Italy’s restaurant industry is worth 71 billion
Italy’s restaurant industry continues to grow in terms of numbers. Meals eaten outside the home are taking on even greater importance, worth 35% in terms of the food consumed by families in 2016 (up 1.1% on 2015). However, food consumed at home saw a decrease of 0.3% in 2016, decreasing by a staggering 12% between 2007 and 2015, accounting for a decrease of 18.4 billion euros.
Specifically, food consumed in the home saw its value drop from 150 billion euros in 2007 to about 132 billion in 2016, while the numbers for dining out grew from 70.7 billion euros to 71.1 billion. These numbers come from the latest report on the industry from Fipe’s — Federazione italiana pubblici esercizi (Italian Federation of Public Concerns) — research center.
In 2016, 39 million people consumed at least one meal outside the home and 13 million did it at least four or five times per week. They were considered heavy consumers. Nine million people ate out two or three times a week (average consumers) and 17 million ate out two or three times per month (low consumers).
The value-add of restaurant services in Italy is estimated to be about 36 billion euros. The situation in our country is going against the trend in the rest of Europe where food consumption outside the home saw a significant decline overall.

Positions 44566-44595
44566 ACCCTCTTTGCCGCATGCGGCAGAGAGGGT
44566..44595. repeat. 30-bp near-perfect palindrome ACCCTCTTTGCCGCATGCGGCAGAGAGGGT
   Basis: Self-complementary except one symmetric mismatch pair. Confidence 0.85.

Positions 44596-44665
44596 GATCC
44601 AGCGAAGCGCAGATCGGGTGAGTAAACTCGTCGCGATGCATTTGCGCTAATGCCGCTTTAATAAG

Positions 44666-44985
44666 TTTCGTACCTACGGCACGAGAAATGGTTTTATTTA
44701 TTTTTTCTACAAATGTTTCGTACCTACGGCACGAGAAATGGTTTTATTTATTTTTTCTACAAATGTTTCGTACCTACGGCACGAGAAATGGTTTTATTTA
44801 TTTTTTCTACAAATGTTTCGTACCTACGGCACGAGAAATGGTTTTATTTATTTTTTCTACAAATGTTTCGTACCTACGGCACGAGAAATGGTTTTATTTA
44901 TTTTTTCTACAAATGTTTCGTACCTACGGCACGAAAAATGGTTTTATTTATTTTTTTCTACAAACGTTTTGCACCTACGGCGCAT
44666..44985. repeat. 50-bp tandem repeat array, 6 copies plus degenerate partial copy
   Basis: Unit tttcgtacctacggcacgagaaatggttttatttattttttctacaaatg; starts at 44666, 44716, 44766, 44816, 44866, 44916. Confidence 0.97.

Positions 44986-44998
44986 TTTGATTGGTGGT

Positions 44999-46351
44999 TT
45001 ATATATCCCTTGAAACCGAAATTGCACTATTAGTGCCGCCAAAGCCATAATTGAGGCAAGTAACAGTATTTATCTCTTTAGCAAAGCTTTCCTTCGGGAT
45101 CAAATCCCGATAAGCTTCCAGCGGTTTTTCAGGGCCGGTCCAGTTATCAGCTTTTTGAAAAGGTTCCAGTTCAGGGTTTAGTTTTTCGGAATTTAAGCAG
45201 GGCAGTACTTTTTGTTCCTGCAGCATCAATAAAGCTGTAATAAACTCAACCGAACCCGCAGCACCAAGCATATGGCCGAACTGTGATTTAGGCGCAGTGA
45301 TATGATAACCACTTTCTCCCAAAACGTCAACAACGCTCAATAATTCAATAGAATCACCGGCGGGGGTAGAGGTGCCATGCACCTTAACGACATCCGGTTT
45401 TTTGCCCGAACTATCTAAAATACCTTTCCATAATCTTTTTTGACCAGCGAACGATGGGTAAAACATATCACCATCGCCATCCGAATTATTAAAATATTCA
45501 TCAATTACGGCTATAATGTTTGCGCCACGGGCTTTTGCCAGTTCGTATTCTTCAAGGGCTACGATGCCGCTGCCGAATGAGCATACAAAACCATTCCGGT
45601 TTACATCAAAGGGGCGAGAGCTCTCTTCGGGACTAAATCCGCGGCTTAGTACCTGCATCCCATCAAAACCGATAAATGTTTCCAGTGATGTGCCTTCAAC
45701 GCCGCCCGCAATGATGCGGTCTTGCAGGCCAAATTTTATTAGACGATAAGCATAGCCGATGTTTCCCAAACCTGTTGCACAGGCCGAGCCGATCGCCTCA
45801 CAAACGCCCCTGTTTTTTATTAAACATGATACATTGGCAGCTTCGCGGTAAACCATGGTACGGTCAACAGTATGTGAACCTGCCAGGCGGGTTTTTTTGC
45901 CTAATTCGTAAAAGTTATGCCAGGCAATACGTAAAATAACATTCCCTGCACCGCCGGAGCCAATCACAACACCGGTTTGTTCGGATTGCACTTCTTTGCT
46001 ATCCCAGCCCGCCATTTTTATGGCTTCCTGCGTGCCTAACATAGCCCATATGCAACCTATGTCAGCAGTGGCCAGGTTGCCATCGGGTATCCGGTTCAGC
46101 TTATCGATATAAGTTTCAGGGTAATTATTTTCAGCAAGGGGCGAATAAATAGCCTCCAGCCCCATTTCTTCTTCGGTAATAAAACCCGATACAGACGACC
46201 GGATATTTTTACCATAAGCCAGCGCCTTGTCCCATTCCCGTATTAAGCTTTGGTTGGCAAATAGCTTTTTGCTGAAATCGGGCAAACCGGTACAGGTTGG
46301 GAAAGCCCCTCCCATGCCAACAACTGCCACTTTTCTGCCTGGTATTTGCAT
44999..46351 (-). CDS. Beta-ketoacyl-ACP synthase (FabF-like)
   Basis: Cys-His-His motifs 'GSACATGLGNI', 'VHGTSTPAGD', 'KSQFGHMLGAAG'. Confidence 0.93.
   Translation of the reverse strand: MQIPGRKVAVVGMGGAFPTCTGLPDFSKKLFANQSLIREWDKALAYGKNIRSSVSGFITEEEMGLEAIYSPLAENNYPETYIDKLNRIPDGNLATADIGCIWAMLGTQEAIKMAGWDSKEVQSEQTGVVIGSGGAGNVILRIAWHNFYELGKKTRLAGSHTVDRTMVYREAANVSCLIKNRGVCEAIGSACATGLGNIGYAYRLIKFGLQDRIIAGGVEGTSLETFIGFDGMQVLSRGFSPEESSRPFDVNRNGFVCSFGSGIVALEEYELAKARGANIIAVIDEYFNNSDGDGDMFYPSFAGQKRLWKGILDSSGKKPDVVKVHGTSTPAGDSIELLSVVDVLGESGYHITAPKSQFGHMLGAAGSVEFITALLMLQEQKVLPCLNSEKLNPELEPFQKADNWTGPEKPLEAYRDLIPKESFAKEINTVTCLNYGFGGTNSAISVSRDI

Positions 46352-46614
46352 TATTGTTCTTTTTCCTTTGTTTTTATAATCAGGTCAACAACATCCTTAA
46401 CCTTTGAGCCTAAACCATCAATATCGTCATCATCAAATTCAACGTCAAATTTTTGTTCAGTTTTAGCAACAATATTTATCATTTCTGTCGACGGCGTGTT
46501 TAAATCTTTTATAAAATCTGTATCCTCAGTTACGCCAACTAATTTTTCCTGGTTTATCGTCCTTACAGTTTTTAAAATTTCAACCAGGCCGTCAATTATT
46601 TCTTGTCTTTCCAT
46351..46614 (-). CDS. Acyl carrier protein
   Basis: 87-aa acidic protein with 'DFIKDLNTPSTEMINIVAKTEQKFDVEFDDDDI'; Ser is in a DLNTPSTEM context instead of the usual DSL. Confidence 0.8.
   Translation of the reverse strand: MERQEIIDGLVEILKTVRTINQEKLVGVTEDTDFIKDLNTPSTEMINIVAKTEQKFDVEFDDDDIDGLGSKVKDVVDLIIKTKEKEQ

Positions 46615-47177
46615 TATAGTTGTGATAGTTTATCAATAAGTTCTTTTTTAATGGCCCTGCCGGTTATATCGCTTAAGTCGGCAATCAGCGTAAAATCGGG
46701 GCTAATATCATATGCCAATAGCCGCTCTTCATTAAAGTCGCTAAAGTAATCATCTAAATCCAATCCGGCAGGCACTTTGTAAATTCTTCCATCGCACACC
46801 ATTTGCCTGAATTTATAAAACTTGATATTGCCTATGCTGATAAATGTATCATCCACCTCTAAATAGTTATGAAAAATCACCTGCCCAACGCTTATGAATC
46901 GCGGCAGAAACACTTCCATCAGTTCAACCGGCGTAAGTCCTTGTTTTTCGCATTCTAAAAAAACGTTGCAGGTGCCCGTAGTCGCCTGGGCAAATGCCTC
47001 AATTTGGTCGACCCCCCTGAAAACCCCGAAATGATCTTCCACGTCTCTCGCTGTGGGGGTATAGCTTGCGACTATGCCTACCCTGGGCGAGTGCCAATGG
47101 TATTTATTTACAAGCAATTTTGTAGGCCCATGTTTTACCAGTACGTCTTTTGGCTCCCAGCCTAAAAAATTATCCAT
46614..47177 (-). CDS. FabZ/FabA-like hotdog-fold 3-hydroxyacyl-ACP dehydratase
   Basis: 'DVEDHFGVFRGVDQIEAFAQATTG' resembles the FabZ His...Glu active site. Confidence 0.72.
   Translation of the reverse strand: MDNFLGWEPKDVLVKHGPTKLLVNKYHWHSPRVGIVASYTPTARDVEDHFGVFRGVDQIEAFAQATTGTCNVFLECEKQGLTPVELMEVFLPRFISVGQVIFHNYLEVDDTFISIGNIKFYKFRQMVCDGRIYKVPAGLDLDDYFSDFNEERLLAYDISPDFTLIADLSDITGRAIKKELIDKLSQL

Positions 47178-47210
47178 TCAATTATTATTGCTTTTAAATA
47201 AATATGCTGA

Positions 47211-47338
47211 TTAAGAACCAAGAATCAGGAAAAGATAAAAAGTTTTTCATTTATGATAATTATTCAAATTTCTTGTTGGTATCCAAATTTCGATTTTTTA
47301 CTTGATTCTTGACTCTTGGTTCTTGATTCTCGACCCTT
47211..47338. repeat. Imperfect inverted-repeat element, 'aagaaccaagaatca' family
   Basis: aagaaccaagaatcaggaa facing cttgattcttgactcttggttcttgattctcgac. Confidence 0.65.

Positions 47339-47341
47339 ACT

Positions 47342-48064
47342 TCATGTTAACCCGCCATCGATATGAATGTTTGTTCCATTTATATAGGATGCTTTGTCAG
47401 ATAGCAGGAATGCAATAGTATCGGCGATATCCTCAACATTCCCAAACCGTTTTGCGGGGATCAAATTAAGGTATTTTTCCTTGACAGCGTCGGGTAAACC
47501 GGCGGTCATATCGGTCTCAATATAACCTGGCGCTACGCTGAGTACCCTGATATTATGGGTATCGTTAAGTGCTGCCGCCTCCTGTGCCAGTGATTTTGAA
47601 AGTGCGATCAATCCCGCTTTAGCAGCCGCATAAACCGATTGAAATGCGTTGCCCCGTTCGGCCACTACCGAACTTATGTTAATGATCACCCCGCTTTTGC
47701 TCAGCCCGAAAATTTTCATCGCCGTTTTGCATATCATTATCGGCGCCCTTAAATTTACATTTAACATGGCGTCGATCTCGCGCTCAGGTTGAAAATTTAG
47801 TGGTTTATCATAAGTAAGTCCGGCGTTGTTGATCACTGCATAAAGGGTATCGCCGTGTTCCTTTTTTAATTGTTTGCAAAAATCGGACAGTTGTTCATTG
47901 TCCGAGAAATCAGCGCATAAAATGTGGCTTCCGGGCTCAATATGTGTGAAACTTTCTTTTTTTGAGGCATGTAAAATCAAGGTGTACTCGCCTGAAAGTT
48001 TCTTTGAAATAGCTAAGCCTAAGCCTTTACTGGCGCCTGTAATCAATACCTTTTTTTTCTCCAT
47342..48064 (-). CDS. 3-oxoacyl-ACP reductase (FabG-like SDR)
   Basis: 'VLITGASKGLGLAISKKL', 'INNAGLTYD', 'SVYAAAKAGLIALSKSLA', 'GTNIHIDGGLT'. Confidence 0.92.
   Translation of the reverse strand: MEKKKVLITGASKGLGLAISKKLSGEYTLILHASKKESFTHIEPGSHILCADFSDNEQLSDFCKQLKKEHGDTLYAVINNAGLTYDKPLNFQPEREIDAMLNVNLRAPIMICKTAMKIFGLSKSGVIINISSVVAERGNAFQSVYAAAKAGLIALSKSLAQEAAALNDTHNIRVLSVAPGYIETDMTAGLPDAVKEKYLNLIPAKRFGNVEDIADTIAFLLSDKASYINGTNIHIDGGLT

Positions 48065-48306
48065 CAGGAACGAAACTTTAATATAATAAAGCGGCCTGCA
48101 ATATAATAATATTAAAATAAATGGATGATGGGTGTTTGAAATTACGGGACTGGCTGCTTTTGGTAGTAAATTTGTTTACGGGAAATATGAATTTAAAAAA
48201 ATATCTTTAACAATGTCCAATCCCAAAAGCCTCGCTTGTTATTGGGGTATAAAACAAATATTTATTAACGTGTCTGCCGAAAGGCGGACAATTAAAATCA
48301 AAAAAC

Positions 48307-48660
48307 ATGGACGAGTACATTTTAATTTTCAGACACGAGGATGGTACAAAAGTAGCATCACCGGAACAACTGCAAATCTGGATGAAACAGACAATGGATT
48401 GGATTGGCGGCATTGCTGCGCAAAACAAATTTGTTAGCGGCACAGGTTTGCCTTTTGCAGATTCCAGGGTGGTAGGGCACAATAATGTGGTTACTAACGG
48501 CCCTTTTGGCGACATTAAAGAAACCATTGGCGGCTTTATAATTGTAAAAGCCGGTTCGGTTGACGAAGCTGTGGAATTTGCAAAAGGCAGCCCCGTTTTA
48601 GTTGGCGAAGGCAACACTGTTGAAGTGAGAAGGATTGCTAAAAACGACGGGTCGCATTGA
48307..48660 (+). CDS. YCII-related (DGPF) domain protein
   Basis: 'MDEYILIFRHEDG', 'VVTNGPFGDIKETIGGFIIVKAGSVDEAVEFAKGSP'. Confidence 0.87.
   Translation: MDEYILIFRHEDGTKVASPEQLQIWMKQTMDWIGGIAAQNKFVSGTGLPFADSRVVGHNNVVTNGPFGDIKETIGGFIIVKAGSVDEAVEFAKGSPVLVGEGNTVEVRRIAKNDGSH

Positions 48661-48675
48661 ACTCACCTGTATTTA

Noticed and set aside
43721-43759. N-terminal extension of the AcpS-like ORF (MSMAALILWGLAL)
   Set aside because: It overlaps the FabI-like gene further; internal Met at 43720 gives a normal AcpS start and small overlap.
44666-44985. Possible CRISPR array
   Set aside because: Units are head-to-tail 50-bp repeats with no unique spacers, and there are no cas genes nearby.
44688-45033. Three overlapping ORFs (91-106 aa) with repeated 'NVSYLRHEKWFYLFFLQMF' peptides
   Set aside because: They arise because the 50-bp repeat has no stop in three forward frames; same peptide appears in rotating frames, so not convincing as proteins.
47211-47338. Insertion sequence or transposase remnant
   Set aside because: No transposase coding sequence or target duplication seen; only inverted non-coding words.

“The data from 2016 to come out of the report confirm a comeback in terms of food consumption outside the home and the central role work plays in the industry, as evidenced by the great increase in employment,” says Lino Enrico Stoppani, president of Fipe.
Despite recent controversies, Stoppani highlights the importance of the use of meal vouchers in restaurants, characterized by seasonality and volatile spikes in activity. But the situation is not all positive. In 2016, Stoppani continues, “the business mortality rate was high, and quality standards were lowered, especially due to an excess of what was offered in the industry, as seen by the great number of take-away restaurants, which have nothing to do with the food traditions of our cities, and that often put the identity and appeal of our historic city centers at risk.”
RISK FACTOR: ENTREPRENEURIAL WEAKNESS
In 2015, more than 16,000 businesses were launched while more than 27,000 closed. Thus, there was a negative balance of 11,000 businesses. In the first nine months of 2016, 12,199 businesses were launched while 19,509 closed, making for a negative balance of 7,310 businesses.
“The first problem is a high level of turnover in businesses,” explains
Luciano Sbraga, director of Fipe’s research center, to MAG. “In fact, the relationship between openings and closings is negative.”
The second “alarm bell” for the restaurant industry is that “there are a great deal of restaurant closings because, on average, after five years, only 52% of businesses is still standing.”
In other words, according to Sbraga, there’s “entrepreneurial weakness” that is often the result of “a lack of preparedness in starting a business.”
All of this, along with stiff competition, is reflected in the overall productivity of the system, from bars to restaurants.